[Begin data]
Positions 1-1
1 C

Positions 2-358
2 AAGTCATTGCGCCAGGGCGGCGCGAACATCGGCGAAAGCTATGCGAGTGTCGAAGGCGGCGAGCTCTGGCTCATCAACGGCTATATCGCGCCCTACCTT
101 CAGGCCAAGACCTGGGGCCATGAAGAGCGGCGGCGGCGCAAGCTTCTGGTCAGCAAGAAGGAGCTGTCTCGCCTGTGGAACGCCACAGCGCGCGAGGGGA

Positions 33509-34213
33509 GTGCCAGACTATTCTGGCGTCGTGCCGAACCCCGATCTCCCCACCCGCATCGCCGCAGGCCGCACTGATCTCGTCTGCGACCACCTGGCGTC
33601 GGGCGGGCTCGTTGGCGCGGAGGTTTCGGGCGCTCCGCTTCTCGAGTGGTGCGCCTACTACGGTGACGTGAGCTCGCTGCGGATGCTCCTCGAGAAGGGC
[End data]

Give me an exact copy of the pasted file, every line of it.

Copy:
Positions 1-1
1 C

Positions 2-358
2 AAGTCATTGCGCCAGGGCGGCGCGAACATCGGCGAAAGCTATGCGAGTGTCGAAGGCGGCGAGCTCTGGCTCATCAACGGCTATATCGCGCCCTACCTT
101 CAGGCCAAGACCTGGGGCCATGAAGAGCGGCGGCGGCGCAAGCTTCTGGTCAGCAAGAAGGAGCTGTCTCGCCTGTGGAACGCCACAGCGCGCGAGGGGA

Positions 33509-34213
33509 GTGCCAGACTATTCTGGCGTCGTGCCGAACCCCGATCTCCCCACCCGCATCGCCGCAGGCCGCACTGATCTCGTCTGCGACCACCTGGCGTC
33601 GGGCGGGCTCGTTGGCGCGGAGGTTTCGGGCGCTCCGCTTCTCGAGTGGTGCGCCTACTACGGTGACGTGAGCTCGCTGCGGATGCTCCTCGAGAAGGGC